Whether you’ve been an entrepreneur for five decades or five weeks, you know the importance of getting the word out about your business. One way to earn credibility and set yourself up as a subject expert is to get featured in the media. If you know how to use HARO (an online service that connects journalists and sources), you’ll be better equipped at getting your business noticed both offline and online.
But, what is HARO and how can it get your business media attention? I’m sharing everything you need to know about HARO below, along with how you can use it in your business practices. Keep reading to learn more.
What is HARO?
HARO stands for Help a Reporter Out. It began as a Facebook group in 2008 to help reporters and journalists gain feedback directly from the public. It later transitioned into a mailing list and was ultimately acquired by Vocus, Inc., which later merged with Cision Inc.
Before HARO was around, businesses often had to pay a publicist or public relations firm thousands of dollars to be featured in a media outlet. They may have also written and sent out their own press releases in hopes of getting lucky enough to get the attention of a journalist.
These days however, getting media attention can be as easy as answering queries sent to your email via HARO. It’s essentially a media and source matchmaking platform, where people can sign up as either journalists or sources.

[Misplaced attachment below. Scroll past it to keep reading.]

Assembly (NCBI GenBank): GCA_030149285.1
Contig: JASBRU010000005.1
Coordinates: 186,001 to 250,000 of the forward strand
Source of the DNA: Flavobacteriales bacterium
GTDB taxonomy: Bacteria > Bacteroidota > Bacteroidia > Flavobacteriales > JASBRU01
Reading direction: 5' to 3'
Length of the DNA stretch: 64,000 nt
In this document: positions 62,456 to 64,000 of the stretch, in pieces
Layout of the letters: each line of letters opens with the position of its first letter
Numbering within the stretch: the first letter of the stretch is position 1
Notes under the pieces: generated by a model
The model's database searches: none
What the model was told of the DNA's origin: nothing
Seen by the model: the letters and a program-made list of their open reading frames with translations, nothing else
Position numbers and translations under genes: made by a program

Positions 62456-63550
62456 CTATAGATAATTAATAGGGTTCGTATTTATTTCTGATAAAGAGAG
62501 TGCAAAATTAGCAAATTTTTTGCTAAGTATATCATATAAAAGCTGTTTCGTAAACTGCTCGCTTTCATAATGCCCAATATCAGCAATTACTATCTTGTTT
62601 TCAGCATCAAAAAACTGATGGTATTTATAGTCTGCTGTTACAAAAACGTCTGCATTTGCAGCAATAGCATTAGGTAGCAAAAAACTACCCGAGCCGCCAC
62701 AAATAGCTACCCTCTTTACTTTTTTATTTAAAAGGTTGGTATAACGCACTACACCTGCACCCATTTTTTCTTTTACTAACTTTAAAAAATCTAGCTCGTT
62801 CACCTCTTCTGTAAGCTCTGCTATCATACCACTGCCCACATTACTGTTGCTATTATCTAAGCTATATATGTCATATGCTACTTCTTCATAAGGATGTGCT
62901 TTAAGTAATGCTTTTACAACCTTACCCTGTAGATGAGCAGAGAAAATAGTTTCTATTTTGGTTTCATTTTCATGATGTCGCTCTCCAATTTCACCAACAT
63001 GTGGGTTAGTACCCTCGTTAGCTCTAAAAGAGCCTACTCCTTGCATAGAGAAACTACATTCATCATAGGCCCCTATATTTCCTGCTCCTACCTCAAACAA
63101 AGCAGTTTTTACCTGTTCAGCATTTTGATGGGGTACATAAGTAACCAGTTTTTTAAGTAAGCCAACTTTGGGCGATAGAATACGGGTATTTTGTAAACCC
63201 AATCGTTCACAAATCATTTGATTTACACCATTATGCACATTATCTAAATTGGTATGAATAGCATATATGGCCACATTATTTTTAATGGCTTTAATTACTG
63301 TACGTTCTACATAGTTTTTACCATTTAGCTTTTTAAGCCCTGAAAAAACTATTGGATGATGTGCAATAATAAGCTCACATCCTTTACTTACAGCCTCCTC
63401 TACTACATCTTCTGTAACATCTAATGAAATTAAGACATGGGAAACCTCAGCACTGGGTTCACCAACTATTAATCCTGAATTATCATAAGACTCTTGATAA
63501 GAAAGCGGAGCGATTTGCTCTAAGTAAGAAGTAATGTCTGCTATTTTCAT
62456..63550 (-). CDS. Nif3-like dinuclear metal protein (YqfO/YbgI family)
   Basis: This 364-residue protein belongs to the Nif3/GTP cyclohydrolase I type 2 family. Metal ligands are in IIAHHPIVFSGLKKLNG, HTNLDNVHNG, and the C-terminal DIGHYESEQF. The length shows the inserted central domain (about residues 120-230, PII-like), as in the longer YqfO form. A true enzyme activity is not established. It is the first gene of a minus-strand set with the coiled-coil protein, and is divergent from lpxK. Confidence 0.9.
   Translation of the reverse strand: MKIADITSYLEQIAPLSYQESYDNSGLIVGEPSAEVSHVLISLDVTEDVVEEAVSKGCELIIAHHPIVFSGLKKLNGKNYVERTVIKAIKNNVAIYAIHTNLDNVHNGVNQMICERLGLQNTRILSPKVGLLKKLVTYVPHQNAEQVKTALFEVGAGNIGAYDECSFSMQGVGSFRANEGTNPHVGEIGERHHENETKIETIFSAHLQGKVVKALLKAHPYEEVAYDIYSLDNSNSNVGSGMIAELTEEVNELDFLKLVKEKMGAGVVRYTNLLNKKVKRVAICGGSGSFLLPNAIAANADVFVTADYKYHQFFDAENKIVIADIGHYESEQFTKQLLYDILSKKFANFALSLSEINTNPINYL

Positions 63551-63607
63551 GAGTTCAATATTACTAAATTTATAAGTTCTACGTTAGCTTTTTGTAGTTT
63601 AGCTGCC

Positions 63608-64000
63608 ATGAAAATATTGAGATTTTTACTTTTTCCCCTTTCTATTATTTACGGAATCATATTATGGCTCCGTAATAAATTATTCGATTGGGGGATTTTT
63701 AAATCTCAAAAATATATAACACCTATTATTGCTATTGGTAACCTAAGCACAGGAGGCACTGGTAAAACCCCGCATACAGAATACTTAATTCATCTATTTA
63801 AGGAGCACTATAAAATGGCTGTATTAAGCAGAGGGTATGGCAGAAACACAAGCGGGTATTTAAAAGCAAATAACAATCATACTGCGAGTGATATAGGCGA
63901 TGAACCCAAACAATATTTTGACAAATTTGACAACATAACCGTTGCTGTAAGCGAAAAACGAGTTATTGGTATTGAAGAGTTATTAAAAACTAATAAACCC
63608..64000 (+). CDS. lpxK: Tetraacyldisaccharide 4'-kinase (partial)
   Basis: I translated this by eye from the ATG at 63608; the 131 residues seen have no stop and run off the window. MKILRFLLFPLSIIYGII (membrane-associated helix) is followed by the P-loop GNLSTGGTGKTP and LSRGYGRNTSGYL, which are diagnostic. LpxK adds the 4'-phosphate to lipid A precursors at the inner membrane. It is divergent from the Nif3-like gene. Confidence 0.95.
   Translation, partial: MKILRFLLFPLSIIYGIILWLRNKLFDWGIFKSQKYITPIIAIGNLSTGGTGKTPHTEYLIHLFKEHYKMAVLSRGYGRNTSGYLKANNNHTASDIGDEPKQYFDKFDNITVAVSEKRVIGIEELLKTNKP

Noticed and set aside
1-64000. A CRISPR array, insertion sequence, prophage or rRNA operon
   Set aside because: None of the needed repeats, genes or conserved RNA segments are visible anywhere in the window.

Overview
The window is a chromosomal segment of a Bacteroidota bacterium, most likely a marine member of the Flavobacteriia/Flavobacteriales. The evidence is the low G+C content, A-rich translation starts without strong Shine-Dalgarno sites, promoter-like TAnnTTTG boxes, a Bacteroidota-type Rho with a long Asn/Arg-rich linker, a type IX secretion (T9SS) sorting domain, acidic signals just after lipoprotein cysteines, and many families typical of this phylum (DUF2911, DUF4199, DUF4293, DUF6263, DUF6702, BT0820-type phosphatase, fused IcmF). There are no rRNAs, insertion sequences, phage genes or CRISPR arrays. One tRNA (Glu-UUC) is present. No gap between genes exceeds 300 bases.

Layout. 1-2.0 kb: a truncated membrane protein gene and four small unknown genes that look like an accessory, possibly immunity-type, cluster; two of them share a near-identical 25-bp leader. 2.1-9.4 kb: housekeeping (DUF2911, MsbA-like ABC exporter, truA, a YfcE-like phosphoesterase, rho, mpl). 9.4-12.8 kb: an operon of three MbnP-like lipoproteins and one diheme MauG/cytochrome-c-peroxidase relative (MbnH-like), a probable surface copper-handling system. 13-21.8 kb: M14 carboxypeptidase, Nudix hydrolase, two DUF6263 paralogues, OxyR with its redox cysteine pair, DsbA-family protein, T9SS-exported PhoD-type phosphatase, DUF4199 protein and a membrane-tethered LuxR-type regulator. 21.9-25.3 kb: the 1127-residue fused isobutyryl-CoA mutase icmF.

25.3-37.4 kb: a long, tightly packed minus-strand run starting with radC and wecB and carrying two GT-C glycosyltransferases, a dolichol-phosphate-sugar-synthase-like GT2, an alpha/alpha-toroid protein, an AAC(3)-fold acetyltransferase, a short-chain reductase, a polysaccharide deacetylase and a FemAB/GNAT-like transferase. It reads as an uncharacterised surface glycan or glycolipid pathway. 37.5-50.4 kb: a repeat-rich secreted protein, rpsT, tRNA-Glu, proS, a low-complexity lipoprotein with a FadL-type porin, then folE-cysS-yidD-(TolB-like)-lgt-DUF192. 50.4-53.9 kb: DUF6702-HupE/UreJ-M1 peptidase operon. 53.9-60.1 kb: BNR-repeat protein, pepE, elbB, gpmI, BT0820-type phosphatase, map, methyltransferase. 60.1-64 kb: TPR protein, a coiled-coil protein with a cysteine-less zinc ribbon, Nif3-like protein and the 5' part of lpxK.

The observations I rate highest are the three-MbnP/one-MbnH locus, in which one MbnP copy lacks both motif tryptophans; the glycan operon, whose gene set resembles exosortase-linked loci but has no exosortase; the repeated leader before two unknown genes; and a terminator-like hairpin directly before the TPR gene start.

A business can benefit from both options by strategizing connections accordingly. I’ll explain how to use HARO in more detail below.
How to use HARO as a journalist
When journalists sign up for the platform, they can post queries related to content they are developing. This content can be:
- Podcast episodes
- Radio programs
- Web content
- Newspaper articles
- Magazine articles
- Television programs and more
If you’re learning how to use HARO for the first time, it might help to view a visual breakdown. Here’s a peek at what a blank query looks like from my own account:
The journalist shares what media outlet the content is for and the outlet’s URL. They can then choose whether to remain anonymous or publicly share where the content will be published.
Next, they will include a short summary of what they are looking for, followed by a more in-depth query. The section beneath the query is reserved for requirements that sources must meet if they hope to be selected as a contributor.
Finally, journalists will fill out the deadline and submit their queries to HARO for approval. If they are approved (and not all of them are), the queries are then sent out to an email list of potential sources.
Typically, HARO will approve or deny the query about one or two business days prior to the deadline. If a journalist has a quick deadline and needs answers the same day, they can click “Urgent” and HARO will post the query on Twitter to get instant responses.
How to use HARO as a source
When a source is exploring how to use Haro for the first time, they’ll begin with the three step sign up form. Here, they can choose the frequency of emails they receive. Emails are sent out Monday through Friday in the morning, afternoon, and evening. They are then broken down into different categories that include subjects like:
- Business and Finance
- High Tech
- Biotech and Healthcare
- Energy and Green Tech
- Lifestyle and Fitness
- Entertainment and Media
- Public Policy and Government
The queries in the emails vary greatly depending on what journalists are seeking sources for. Some sample topics might include:
- How to be successful with cryptocurrency
- The best holiday gifts for men over 40
- Tips from relationship counselors on how to find a date using online dating services